Money market funds obtain their AAA rating either from Moody's Investor Services or Standard & Poor's (S&P) and sometimes carry both ratings.

The overall credit quality of the portfolio is one of the first factors called into question. S&P sets a universal rule by insisting all securities be rated at least A1 and the majority be rated A1+. Moody's criteria differs in that the funddoes not have to operate in a two-tier system and can invest in just the one category of P1 paper or A2 long-rated instruments or higher. The credit risk as a whole needs to match or be less than a one-year AAA bond.

Risk of interest rate fluctuations need to be countered by only in-vesting in short-term instruments, and the weighted average portfolio maturity restriction for both agencies is 60 days or less, with the fund only given a 0.5% loss allowance in extreme conditions.

S&P states the fund's liquidity levels need to be structured as to allow redemption for at least 50% of shareholders should they wish to withdraw at a given time, an area where new funds need to be extra vigilant. A new fund will have a significantly higher percentage of the fund in very short maturities to meet redemptions. Moody's is less stringent in this area taking the funds on a case-by-case bas-is, depending on the type of in-vestors in the fund and their individual needs. The variance in liquidity levels can span between 15% to 30-40% but the funds also need to have available alternative sources of liquidity as back-up such as repo channels.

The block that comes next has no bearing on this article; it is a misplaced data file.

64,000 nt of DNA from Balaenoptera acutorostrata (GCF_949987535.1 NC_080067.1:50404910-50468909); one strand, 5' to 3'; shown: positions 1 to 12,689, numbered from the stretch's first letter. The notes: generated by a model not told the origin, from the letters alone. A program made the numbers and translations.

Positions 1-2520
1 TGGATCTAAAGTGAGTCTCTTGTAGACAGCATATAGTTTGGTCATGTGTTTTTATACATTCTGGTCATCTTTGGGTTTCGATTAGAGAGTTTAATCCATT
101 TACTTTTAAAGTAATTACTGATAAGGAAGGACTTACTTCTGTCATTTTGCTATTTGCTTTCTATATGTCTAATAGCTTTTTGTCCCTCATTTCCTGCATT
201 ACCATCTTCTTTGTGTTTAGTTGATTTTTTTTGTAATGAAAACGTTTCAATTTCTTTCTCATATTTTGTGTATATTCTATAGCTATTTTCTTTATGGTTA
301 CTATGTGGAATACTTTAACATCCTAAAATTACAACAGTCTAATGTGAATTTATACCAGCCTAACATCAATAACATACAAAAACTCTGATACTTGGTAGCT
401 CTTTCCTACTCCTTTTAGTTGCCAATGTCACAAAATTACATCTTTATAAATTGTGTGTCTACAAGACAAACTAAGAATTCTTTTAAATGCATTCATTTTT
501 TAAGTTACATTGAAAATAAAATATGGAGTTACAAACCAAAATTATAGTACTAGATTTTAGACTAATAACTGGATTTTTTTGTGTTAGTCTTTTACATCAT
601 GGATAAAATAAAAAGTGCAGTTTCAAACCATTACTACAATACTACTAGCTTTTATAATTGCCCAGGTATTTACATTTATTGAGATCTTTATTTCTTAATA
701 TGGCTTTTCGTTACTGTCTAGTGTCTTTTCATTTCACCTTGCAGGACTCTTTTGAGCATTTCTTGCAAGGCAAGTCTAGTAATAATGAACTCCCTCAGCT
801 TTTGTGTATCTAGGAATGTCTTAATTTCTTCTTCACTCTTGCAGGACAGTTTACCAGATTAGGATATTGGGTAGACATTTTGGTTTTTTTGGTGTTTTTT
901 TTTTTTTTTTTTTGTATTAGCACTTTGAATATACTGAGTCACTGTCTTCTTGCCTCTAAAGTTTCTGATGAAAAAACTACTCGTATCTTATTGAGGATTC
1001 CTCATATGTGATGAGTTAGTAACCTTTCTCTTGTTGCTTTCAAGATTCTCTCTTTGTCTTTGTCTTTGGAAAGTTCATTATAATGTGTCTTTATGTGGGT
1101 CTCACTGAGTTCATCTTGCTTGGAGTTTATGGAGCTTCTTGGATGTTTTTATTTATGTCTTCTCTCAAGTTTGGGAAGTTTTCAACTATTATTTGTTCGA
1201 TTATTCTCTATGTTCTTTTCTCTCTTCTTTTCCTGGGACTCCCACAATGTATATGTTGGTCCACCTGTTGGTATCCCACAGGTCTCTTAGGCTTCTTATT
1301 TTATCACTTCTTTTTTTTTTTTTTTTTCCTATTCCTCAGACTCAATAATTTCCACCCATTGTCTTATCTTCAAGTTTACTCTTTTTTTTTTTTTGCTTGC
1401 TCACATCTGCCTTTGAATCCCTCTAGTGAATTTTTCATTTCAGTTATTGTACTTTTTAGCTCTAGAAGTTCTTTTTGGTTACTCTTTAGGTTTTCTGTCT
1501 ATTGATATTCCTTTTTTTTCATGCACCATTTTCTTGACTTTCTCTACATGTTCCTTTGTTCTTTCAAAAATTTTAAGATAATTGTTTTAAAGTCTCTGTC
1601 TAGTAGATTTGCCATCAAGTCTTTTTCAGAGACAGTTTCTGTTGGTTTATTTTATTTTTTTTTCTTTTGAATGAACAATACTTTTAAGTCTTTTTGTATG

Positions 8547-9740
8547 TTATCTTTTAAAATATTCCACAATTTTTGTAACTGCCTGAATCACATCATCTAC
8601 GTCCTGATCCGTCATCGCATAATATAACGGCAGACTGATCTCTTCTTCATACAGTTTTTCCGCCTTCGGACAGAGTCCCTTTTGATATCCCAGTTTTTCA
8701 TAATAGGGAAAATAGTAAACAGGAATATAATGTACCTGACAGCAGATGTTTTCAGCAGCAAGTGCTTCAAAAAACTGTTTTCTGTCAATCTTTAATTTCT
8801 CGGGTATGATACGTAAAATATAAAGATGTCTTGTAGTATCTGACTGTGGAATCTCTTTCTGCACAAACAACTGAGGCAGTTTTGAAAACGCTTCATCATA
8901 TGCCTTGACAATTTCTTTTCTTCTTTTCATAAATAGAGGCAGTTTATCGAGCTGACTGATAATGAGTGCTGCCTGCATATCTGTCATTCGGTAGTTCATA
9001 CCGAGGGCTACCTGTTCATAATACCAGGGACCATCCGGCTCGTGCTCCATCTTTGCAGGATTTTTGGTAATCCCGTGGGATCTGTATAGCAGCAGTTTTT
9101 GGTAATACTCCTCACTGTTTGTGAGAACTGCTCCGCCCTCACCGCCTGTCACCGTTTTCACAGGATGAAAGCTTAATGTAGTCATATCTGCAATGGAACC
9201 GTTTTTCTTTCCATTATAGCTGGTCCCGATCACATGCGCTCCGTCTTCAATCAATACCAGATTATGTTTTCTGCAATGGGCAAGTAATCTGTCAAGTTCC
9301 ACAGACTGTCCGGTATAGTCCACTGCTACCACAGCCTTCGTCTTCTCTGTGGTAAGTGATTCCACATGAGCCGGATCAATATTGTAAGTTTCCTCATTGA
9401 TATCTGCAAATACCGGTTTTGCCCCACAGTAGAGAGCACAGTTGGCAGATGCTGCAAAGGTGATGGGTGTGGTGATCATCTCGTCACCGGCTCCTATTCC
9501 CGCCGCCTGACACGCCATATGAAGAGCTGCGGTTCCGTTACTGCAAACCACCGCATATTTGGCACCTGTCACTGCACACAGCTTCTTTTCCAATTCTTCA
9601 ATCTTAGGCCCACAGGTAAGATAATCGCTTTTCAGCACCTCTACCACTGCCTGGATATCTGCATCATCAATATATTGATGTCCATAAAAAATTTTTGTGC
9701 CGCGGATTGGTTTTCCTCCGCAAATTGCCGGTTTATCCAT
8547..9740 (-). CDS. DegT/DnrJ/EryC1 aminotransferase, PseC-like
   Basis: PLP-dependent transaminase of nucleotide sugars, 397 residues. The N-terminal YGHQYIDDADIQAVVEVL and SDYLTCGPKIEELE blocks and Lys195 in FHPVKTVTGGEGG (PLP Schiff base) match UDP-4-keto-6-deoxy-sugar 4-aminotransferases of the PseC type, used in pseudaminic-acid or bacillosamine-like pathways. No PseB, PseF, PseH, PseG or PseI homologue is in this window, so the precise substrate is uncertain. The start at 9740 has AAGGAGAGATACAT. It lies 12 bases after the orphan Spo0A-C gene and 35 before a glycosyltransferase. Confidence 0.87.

The fund's custodian needs to be of an acceptable credit quality, even though theoretically the fund's assets will be segregated from those of the custodian (there is no guarantee that in the case of a bank liquidation, the fund's as-sets would escape unharmed). As there are very few AAA banks re-maining, S&P states the custodian needs to hold at least an A2 short-term rating based on the fact that such a custodian is unlikely to default in a short period of time. By Moody's ruling, there is no specific rating needed by a custodian, though it needs to be at least of investment grade". Some custodians used are unrated, and in these cases Moody's will carry out an internal assessment and allocate its own rating."